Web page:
beschizza — 2014-06-30T11:39:57-04:00 — #1
humbabella — 2014-06-30T11:51:22-04:00 — #2
Holy fucking shit! What the damn fucking fuck ass hell shit? Piss! Ass!
mindysan33 — 2014-06-30T12:04:47-04:00 — #3
The majority argued that women's access to coverage will not be interrupted, because, much like religious non-profits that were already exempted, the insurance company now has to pick up the slack and pay for the contraceptives. And it was 4 out of 20 kinds of contraceptions they objected to. I am unclear if they will not pay for any, or just those 4. But, in theory, this will be paid for now by the insurance company, not matched by the employers.
But the big problem is that a sets a precedent where for-profit corporations can claim religious exceptions to various laws, and therefore, not have to fully comply with the law. So where does that end?
But a shit decision, none the less. Corporations are not people. They are a way that people can act like shits and get away with it.
carlmud — 2014-06-30T12:09:51-04:00 — #4
Corporations are the imaginary friends that unethical owners blame for broken windows.
simonize — 2014-06-30T12:13:17-04:00 — #5
Since contraception costs less than childbirth, isn't the net cost of contraception negative?
funruly — 2014-06-30T12:13:19-04:00 — #6
I wonder if Justice Stephen Breyer ever says, "Not all men on the Supreme Court..."
boundegar — 2014-06-30T12:13:51-04:00 — #7
I am wondering if Hobby Lobby is now required to "Sell everything you have and give to the poor, and... have treasure in heaven"? [Lk 18:22]
daneel — 2014-06-30T12:14:15-04:00 — #8
In the absence of common sense, is there a nice list somewhere of companies that will be taking advantage of this ruling so I can avoid giving them any money?
I'd never heard of this Hobby Lobby company before this case blew up so avoiding them will probably be quite easy.
On my next tax return I'll be listing all the things that the Government does that are against my 'religion' and be requesting a refund. Chiefly, 'Defense' spending.
mindysan33 — 2014-06-30T12:14:30-04:00 — #9
jeff_fisher — 2014-06-30T12:14:44-04:00 — #10
And as long as this fools god hobby lobby can go to heaven!
This is just too many layers of stupid. I don't even know who to laugh at.
mindysan33 — 2014-06-30T12:16:26-04:00 — #11
Do you think that there is a separate heaven for corporations? Like there is a Catholic heaven, a protestant heaven, a Muslim heaven, a Jewish Heaven, and a Mormon heaven? So is there a heaven for corporations to frolic in eternity?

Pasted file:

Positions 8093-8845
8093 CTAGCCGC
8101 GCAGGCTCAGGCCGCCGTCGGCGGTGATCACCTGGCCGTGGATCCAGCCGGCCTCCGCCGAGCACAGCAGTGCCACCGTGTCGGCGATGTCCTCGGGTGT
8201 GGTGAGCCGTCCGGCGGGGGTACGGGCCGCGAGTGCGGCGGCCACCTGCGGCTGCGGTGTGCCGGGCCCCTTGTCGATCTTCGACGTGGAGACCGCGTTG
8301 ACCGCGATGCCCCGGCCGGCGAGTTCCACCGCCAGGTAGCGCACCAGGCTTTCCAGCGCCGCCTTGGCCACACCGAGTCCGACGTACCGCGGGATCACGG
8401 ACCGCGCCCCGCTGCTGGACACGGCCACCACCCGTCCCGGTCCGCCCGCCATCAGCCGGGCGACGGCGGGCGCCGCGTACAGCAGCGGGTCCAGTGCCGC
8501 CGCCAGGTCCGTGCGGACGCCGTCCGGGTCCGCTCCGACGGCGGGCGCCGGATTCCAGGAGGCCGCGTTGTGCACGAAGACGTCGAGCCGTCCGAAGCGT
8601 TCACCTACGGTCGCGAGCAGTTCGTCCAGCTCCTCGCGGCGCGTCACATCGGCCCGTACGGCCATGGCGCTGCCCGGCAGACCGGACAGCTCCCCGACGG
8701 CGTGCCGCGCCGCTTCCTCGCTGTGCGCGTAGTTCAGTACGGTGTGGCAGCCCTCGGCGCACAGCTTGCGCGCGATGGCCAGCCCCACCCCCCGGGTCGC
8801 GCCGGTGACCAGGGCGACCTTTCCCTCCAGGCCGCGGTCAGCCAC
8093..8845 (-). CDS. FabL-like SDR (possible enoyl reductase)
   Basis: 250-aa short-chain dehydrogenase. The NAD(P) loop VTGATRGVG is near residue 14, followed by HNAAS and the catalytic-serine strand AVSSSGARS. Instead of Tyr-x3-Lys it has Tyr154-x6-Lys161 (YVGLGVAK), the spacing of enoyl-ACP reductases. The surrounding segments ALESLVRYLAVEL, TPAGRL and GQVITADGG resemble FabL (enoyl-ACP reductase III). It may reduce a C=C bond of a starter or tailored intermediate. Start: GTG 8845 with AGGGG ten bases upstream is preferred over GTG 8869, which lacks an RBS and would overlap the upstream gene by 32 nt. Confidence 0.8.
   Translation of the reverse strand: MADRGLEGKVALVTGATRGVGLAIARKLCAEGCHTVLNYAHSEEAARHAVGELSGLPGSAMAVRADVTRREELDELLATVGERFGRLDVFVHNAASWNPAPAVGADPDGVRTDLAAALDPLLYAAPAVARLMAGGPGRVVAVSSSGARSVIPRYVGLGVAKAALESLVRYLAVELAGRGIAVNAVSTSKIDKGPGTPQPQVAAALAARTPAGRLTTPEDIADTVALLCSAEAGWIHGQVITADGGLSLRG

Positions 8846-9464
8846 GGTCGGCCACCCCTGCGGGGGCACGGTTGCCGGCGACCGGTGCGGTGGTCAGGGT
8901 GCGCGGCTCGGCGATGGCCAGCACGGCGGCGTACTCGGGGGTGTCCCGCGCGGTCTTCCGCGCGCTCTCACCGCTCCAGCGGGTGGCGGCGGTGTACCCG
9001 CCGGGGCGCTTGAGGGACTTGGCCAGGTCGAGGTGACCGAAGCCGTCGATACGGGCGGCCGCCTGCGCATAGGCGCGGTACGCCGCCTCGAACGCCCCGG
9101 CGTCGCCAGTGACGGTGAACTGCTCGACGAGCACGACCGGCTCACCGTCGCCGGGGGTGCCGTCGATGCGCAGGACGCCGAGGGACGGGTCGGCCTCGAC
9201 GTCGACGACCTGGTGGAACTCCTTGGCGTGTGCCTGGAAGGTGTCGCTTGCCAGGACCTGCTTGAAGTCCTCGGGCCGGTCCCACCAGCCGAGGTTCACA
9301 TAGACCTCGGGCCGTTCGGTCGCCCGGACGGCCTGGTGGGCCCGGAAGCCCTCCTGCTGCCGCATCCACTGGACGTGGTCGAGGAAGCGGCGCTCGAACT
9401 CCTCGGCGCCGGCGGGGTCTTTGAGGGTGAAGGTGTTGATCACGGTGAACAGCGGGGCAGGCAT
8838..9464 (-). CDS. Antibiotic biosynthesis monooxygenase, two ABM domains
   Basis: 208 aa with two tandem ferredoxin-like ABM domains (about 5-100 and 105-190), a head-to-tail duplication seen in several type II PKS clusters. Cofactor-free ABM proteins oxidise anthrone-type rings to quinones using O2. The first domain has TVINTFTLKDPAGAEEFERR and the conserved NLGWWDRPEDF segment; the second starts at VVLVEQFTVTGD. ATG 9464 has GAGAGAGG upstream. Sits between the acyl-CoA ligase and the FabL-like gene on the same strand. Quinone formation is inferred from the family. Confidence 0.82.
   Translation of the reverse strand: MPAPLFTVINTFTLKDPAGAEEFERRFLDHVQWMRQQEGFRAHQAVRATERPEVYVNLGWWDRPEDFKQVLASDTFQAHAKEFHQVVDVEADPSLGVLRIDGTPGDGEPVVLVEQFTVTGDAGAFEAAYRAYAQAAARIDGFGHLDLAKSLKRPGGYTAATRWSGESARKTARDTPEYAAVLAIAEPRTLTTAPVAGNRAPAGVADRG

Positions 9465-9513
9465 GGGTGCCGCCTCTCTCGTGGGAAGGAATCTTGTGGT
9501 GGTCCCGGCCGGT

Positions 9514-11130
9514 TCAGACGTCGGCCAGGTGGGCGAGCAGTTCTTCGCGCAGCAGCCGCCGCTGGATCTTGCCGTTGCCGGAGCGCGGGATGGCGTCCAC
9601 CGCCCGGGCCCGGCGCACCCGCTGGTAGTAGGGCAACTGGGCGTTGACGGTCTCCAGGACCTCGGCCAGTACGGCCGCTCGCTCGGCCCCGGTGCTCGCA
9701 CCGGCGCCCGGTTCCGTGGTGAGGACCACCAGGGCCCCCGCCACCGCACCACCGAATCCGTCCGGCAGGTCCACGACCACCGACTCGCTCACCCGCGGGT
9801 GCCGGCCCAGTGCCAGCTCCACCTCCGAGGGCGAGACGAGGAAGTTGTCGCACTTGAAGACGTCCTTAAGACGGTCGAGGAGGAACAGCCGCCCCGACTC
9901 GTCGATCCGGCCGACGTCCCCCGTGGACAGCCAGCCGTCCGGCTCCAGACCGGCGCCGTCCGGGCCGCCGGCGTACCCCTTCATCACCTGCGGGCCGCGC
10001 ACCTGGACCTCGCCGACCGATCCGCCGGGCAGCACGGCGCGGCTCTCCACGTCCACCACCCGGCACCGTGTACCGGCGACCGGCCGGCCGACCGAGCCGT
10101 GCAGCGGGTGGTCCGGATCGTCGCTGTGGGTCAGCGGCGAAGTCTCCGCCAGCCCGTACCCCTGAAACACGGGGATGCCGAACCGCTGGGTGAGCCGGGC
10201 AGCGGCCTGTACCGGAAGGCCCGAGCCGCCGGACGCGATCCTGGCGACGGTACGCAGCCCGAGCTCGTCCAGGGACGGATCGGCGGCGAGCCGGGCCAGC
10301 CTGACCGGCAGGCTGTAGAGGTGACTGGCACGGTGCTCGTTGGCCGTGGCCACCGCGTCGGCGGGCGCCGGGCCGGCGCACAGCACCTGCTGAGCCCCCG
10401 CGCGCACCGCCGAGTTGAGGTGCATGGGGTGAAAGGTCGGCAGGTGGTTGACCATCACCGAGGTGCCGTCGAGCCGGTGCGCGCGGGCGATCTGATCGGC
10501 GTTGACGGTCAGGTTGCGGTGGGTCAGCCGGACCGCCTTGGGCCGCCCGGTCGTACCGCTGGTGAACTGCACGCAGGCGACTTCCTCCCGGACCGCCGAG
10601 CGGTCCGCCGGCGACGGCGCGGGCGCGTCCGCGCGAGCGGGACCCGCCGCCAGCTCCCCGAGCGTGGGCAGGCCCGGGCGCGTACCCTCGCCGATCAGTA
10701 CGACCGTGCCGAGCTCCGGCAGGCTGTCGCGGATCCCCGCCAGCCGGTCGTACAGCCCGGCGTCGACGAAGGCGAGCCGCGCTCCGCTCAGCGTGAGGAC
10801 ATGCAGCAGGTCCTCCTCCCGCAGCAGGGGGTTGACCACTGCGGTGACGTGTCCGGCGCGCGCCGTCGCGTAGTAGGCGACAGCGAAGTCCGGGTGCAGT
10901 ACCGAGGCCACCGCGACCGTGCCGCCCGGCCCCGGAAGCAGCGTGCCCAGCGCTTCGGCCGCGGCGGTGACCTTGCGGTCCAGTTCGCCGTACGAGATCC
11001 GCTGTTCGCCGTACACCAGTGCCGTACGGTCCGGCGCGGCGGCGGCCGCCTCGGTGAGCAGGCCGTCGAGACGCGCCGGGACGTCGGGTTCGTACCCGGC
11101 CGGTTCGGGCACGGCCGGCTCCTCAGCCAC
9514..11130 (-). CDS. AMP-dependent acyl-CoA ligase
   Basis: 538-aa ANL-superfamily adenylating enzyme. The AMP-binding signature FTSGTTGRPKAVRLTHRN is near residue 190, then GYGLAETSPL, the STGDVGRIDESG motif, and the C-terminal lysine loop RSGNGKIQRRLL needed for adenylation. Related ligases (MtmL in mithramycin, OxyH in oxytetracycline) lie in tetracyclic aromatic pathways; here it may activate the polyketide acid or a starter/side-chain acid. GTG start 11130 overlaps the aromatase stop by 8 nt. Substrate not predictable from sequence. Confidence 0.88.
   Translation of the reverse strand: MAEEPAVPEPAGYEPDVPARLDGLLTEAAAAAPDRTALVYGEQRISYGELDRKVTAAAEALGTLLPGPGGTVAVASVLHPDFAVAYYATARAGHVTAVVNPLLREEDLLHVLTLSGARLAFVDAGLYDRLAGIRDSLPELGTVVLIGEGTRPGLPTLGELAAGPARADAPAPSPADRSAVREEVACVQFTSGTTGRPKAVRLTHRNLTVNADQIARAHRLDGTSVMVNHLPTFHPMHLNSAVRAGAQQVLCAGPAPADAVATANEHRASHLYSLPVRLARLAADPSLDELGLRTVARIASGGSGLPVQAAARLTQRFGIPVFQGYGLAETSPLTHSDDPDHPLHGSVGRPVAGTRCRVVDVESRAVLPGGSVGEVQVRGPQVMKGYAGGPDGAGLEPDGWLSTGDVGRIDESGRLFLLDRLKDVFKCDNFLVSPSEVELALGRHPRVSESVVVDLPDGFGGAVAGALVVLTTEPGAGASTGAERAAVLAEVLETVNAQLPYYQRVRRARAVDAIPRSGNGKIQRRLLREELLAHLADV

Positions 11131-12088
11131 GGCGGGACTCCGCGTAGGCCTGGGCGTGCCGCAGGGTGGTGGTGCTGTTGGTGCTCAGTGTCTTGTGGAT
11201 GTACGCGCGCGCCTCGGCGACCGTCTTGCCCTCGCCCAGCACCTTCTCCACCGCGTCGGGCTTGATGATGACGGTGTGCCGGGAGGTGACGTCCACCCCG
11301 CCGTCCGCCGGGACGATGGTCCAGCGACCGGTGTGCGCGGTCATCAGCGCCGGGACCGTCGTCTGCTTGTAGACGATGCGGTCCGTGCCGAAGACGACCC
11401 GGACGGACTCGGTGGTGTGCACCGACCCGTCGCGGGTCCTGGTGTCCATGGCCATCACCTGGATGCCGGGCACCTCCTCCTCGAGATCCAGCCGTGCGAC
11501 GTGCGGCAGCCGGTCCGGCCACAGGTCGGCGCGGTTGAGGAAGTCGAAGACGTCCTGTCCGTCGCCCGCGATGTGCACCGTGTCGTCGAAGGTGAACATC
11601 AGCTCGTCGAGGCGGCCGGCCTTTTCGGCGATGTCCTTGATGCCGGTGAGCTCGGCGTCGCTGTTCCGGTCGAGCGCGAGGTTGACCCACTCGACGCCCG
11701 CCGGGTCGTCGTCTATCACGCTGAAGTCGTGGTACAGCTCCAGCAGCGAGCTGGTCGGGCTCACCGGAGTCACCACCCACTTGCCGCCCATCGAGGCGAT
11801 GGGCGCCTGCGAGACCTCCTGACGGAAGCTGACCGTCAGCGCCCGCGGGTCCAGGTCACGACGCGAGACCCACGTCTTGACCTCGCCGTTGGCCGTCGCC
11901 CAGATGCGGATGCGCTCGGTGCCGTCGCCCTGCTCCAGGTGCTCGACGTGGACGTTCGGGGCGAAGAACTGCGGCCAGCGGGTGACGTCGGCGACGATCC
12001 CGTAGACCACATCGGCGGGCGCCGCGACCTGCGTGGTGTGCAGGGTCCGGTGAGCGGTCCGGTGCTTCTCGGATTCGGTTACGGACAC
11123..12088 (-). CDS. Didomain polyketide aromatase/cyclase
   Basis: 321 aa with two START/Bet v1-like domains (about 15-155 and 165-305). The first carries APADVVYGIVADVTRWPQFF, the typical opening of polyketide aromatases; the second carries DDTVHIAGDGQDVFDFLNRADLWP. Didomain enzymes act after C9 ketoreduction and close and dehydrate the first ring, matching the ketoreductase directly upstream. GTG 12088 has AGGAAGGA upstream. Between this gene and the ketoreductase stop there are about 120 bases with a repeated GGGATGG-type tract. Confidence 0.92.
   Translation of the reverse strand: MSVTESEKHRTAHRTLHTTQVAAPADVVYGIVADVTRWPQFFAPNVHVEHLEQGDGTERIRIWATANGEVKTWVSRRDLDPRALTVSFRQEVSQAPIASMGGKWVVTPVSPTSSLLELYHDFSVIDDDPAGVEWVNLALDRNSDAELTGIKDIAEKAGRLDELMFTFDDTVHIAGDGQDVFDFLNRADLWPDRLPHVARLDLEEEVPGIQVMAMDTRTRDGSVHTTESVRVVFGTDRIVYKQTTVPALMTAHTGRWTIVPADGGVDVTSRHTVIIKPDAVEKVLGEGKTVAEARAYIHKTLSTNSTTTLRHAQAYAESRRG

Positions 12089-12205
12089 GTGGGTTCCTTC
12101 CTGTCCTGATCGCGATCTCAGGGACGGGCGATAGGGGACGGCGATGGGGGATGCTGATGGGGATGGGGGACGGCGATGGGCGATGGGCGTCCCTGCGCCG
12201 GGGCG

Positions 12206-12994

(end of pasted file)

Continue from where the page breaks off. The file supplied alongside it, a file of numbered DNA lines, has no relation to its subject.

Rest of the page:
boundegar — 2014-06-30T12:19:25-04:00 — #12
It's really unclear what he's advocating - robbing the store, or robbing the workers, who have already been robbed by their employer?
Also, of course there is a corporation heaven, but it is currently empty.
steve_l — 2014-06-30T12:20:05-04:00 — #13
My guess? This ends as soon as a corporation claims that their religious beliefs exempt them from paying taxes. I'm not a lawyer, but I suspect the US will try to claim Reynolds v. United States as precedence and the corporation will try to claim this case. There are plenty of other loopholes that corporations can use to pay as little tax as possible; if that tactic succeeded I think we'd see a lot more corporations find religion.
mindysan33 — 2014-06-30T12:20:33-04:00 — #14
I think they are advocating applying for jobs... but you're right, it's kind of unclear.
stefanjones — 2014-06-30T12:22:04-04:00 — #15
In a concession to critics, Hobby Lobby will be giving female employees free religious-themed Paint-By-Number sets to distract themselves from their sordid urges.
mindysan33 — 2014-06-30T12:23:27-04:00 — #16
Wal-Mart is probably already looking into that! This is the prosperity doctrine we are dealing with here, right? If they profit, it is god's favor... clearly god doesn't want them to pay some of that back in taxes. Also, isn't the mandatory minimum wage cutting into god's profits? That's got to go!
But, I doubt the supremes would rule in their favor on that. It really is much more of a stretch here than on the issues of 4 kinds of contracptives.
imb — 2014-06-30T12:27:48-04:00 — #17
If they have a collective religion as a for profit organization, and are dictating adherence of that religion through employees' coverage, aren't they then discriminating against other religions?
ethicalcannibal — 2014-06-30T12:28:44-04:00 — #18
We have Hobby Lobby, Joannes, and Micheals in my city. I'm a costumer/cosplayer so I give a lot of my paycheck to these establishments. So do many of my friends. I stopped spending at Hobby Lobby when this first started, and have successfully cajoled, convinced, and shamed my circle of friends into doing the same.
It's the only thing I can do. They don't really care what I think, and obviously they have have the supreme court working in their favor. It's very frustrating.
ambiguity — 2014-06-30T12:31:38-04:00 — #19
Not to be a pedantic civil libertarian, but the thing to keep in mind about the Religious Freedom Restoration Act (RFRA), is that it has already been found unconstitutional when applied to the states (but it can still stand at a Federal level). So states are still free to restrain religion without demonstrating a Compelling State Interest, so long as they do so with laws of general applicability.
This, coupled with the fact that the RFRA is a law and can therefore be repealed at any time, means that religious freedoms are at best fragile.
mindysan33 — 2014-06-30T12:35:16-04:00 — #20
According to the ruling, the just don't have to match the funding for contraceptives, but the insurance Co. has to instead. They are required by law to do so. According to the majority, this means that women still have access to whatever kind of birth control they want. How that actually works in real life is another question entirely.
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